Population growth was another factor that contributed to the transformation of agriculture in the FCT between 1976 and 2002.20 From 132,000 people in 1976, the population of FCT, Abuja grew to an estimated 6.7 million by 2002. Population growth led to increased foods demands. Increased demand meant that market for farm produce was guaranteed. This acted as a stimulus for the farmers to produce more. In the same vein increase in demand naturally led to improved prices of agricultural produce and by extension increase in the income of farmers. Increase in prices was another incentive for the farmers to produce more in order to earn more money and improve their standard of living.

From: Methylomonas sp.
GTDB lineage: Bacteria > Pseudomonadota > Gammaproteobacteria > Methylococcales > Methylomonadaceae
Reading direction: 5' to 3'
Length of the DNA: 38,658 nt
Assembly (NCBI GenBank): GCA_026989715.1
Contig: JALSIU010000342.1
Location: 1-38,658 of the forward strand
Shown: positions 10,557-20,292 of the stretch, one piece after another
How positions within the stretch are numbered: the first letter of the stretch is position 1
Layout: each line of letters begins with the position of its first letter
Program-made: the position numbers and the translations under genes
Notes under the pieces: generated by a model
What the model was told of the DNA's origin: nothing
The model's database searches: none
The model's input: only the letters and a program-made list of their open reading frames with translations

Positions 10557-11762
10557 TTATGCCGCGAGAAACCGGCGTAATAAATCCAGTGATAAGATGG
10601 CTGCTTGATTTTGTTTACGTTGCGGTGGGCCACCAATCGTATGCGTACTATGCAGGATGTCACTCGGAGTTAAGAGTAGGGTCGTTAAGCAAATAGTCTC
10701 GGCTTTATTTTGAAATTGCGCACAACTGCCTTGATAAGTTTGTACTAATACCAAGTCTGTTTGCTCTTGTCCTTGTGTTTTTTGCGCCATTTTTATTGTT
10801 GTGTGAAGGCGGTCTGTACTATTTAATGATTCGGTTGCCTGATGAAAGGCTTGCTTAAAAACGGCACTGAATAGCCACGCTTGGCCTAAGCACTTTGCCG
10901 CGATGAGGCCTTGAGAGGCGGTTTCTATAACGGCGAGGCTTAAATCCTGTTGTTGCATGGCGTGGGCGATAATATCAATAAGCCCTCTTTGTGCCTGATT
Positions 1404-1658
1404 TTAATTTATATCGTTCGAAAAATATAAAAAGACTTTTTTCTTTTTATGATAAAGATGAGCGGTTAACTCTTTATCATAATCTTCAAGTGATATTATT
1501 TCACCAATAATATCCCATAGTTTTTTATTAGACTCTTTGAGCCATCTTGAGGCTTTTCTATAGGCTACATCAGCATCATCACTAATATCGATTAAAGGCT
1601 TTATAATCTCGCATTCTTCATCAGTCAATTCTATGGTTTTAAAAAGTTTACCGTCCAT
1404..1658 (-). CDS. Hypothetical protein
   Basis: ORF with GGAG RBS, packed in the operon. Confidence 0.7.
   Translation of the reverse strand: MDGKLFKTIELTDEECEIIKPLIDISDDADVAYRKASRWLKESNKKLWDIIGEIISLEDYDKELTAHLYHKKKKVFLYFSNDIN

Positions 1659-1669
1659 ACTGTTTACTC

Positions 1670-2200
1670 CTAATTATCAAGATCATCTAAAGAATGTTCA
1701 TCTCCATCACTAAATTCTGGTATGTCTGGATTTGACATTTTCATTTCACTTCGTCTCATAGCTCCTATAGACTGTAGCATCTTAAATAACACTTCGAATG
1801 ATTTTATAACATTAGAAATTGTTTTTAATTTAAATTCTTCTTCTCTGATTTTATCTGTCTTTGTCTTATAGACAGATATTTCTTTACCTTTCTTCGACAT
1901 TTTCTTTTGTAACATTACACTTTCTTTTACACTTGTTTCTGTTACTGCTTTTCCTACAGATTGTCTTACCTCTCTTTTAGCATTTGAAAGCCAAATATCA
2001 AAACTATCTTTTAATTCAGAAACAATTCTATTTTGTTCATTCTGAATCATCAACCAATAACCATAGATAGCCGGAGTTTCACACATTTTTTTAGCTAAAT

From 1990, efforts of MFCT and FCDA towards improved agriculture were spplemented by agricultural development agencies such as Abuja Agricultural Development Project (AADP). Agricultural support agencies were mainly involved in developing agriculture in the FCT from 1990 to 2002. One of the agricultural agencies that w ere very active in transforming agriculture in the FCT w as the Abuja Agricultural Development Project (AADP). AADP was on of the Federal Government’s Agricultural Development Projects (ADPs) in the country. ADPs were among the institutional support agencies established by the Federal Government of Nigeria in the 1970s to promote the development of agriculture in the country. ADPs, w hich had a tripartite fund ing arrangement involving the Federal Government, the respective state governments and the World Bank started operation in Nigeria in 1975.21 Abuja ADP w as approved for implementation as the 22nd ADP in the country as part of the policy to established ADPs in every state of the federation.22